This research was conducted by Greg Richards at Tilburg University, The Netherlands.


Event-led regeneration policies – and in particular the European Capital of Culture programme – have become popular elements of urban and economic policy. The paper reviews the history and development of the European Cultural Capital event, and analyses the extent to which the cultural event has been successful in stimulating economic development. Since its start in 1985, the focus of the Cultural Capital initiative has changed from established cultural cities to smaller, de-industrialising cities in Europe. Along with it, its aims have changed from showcasing existing culture to attracting tourism and investments and thereby creating new economic growth.

Host cities target ‘mobile consumers’ and ‘cultural producers’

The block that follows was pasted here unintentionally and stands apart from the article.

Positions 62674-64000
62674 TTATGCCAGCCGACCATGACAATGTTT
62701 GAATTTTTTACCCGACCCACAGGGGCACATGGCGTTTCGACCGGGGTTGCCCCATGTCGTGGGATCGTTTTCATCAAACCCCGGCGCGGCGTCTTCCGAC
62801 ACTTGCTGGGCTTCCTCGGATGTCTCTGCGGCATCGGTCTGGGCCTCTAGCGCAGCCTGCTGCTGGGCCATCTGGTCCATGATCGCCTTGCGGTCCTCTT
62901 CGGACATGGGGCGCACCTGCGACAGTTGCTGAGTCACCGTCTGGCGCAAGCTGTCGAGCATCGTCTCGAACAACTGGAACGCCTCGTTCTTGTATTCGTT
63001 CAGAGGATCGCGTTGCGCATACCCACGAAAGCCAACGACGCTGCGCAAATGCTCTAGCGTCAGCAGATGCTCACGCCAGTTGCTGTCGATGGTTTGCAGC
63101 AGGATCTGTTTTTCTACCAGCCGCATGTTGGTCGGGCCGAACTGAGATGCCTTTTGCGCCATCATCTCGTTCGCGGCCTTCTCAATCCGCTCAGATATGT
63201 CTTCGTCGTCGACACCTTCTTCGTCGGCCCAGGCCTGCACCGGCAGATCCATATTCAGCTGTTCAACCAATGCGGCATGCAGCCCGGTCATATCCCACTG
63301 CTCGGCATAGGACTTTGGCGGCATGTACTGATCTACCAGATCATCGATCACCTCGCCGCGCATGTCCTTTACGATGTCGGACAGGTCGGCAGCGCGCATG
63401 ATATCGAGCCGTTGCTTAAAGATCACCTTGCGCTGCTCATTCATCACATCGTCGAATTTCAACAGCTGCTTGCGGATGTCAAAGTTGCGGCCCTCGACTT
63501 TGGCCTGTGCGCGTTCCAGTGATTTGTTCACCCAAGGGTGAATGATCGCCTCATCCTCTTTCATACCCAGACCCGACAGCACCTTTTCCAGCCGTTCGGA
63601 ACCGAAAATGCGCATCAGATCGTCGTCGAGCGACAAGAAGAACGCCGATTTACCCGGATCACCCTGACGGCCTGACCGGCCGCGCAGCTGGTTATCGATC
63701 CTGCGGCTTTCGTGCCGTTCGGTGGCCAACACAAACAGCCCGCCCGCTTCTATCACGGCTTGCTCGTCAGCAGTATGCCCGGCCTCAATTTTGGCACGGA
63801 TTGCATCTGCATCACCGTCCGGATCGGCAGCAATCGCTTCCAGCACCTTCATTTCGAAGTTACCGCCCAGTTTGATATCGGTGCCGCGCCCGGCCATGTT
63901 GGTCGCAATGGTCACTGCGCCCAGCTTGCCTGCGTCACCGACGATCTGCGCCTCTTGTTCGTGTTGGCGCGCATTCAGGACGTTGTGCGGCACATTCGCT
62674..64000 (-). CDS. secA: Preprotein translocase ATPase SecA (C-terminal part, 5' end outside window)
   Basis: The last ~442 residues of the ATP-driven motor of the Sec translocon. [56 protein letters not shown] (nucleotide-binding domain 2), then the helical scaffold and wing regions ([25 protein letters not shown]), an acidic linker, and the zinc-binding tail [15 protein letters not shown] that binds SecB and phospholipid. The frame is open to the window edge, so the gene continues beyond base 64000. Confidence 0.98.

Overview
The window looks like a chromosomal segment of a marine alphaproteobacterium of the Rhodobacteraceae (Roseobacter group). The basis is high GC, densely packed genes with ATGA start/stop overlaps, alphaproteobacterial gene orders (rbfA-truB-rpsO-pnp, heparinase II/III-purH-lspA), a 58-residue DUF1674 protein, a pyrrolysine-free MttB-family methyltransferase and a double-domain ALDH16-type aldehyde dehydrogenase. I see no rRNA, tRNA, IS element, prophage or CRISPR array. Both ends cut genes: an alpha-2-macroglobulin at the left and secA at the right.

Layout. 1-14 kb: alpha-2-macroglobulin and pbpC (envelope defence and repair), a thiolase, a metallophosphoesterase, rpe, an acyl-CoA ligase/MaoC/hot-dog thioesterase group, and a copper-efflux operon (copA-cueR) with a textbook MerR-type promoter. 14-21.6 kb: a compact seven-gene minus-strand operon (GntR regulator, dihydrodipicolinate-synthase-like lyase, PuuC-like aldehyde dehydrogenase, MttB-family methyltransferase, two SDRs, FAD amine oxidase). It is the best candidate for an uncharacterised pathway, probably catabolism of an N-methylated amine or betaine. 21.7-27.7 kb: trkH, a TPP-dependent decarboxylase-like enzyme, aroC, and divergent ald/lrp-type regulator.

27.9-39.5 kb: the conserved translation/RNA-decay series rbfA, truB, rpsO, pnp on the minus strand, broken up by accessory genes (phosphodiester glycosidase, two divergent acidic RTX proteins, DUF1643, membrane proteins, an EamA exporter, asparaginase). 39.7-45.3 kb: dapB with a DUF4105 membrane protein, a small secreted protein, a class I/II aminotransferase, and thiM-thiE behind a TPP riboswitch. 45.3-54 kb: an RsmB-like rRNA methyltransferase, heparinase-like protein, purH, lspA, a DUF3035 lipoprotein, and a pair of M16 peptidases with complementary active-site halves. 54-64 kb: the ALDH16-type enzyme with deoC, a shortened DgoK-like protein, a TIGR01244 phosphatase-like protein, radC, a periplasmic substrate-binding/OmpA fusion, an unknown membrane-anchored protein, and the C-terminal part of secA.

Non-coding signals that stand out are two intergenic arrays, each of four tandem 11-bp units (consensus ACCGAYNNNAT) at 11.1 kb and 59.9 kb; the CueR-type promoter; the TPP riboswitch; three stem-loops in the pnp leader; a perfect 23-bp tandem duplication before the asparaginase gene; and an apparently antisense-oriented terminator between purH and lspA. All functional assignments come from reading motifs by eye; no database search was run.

In the current ‘age of city marketing’ host cities target increasingly mobile consumers, attracting them to their cities with cheap flights and accommodation offers. A prioritised section of this audience group is called ‘cultural producers’: tourists who often work in the creative industries and use their cultural travels and consumption as the basis for their own cultural products. Their investments are more significant and put the city on the map.

City marketing strategies like the Capital of Culture programme often only have an impact in the short term

Cultural investments only work if they are embedded in an environment where culture is continually produced and embraced, and if they promote a varied offer. The presence of local cultural creativity is crucial for growing a city’s cultural economy and not the other way around.

This summary is by Stella Toonen from the Cultural Institute at King's

Title The European Cultural Capital event: strategic weapon in the cultural arms race?
Author(s) Richards, G.
Publication date 2000
Source Cultural Policy, Vol 6, Iss 2, pp 159-181